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John Bartlett (1820–1905). Familiar Quotations, 10th ed. 1919.

Page 518

Thomas Moore. (1779–1852)
    When Time who steals our years away
  Shall steal our pleasures too,
The mem’ry of the past will stay,
  And half our joys renew.
          Song. From Juvenile Poems.
    Weep on! and as thy sorrows flow,
I ’ll taste the luxury of woe.
    Where bastard Freedom waves
The fustian flag in mockery over slaves.
          To the Lord Viscount Forbes, written from the City of Washington.
    How shall we rank thee upon glory’s page,
Thou more than soldier, and just less than sage?
          To Thomas Hume.
    I knew, by the smoke that so gracefully curl’d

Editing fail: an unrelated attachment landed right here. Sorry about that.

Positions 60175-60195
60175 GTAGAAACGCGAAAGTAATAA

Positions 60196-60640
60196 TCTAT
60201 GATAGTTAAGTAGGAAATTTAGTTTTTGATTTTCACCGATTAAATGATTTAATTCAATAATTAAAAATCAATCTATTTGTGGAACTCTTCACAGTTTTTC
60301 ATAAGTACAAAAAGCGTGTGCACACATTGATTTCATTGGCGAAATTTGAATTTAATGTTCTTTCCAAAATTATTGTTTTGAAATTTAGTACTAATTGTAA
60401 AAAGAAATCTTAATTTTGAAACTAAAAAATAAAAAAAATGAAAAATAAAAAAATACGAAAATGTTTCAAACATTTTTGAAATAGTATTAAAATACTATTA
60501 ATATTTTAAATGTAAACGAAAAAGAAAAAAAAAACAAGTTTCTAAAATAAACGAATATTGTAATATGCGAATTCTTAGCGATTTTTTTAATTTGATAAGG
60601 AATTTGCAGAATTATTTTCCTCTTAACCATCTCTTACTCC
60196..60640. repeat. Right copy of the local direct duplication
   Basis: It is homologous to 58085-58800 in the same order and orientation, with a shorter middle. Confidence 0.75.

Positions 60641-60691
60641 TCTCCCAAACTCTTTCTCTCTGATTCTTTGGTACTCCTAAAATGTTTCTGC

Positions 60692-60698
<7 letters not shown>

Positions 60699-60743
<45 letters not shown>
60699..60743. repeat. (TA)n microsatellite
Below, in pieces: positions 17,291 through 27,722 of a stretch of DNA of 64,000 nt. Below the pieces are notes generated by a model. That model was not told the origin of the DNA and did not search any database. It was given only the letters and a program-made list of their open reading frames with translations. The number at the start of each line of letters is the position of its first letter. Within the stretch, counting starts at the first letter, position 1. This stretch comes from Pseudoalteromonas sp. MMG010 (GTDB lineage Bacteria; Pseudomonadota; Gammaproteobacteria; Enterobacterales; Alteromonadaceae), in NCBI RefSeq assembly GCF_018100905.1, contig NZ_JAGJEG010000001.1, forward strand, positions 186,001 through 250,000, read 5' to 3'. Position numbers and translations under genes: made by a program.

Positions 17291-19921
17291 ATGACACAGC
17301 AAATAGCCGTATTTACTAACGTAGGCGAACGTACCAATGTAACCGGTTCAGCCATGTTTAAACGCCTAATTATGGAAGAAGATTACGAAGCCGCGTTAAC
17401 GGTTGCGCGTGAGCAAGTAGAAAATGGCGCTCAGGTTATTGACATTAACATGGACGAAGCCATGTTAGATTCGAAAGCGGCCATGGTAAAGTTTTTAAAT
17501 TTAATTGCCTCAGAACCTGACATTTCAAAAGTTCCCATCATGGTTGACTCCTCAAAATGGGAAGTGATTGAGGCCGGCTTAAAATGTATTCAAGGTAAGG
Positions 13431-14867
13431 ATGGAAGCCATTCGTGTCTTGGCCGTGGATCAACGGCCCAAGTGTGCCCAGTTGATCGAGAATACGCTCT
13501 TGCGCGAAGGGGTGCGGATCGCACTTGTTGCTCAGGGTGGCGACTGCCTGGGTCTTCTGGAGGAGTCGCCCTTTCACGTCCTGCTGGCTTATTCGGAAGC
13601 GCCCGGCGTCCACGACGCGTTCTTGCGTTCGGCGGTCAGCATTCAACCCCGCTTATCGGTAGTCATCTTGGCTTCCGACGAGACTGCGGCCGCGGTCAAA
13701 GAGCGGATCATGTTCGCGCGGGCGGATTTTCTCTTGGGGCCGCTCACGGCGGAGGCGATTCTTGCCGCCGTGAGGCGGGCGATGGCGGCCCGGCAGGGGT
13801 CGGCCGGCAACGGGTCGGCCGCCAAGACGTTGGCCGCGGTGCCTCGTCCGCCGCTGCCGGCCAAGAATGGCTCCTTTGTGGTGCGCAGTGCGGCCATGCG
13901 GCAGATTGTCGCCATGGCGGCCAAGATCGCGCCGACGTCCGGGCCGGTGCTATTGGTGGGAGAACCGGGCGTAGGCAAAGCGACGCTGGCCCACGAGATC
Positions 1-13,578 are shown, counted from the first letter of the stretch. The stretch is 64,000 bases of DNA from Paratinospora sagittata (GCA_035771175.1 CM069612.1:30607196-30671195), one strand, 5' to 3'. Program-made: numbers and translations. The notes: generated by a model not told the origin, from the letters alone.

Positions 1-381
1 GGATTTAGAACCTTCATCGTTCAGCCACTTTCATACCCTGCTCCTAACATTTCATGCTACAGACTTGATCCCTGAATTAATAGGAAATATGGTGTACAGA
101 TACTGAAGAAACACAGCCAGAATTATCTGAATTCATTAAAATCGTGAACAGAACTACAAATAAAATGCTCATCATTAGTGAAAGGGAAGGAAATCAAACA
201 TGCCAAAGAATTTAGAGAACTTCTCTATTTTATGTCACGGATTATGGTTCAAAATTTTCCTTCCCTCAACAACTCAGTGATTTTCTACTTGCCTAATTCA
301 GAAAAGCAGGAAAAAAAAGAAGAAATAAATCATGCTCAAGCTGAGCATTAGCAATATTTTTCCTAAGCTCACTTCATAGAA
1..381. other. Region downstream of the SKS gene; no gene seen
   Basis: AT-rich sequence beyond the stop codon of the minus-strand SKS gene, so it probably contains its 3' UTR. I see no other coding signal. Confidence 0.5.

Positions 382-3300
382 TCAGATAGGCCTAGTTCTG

Above the green elms, that a cottage was near;
And I said, “If there ’s peace to be found in the world,
  A heart that was humble might hope for it here.”
          Ballad Stanzas.
    Faintly as tolls the evening chime,
Our voices keep tune and our oars keep time.
          A Canadian Boat-Song.
    Row, brothers, row, the stream runs fast,
The rapids are near, and the daylight ’s past.
          A Canadian Boat-Song.
    The minds of some of our statesmen, like the pupil of the human eye, contract themselves the more, the stronger light there is shed upon them.
          Preface to Corruption and Intolerance.
    Like a young eagle who has lent his plume
To fledge the shaft by which he meets his doom,
See their own feathers pluck’d to wing the dart
Which rank corruption destines for their heart. 1
Note 1.
See Waller, Quotation 2. [back]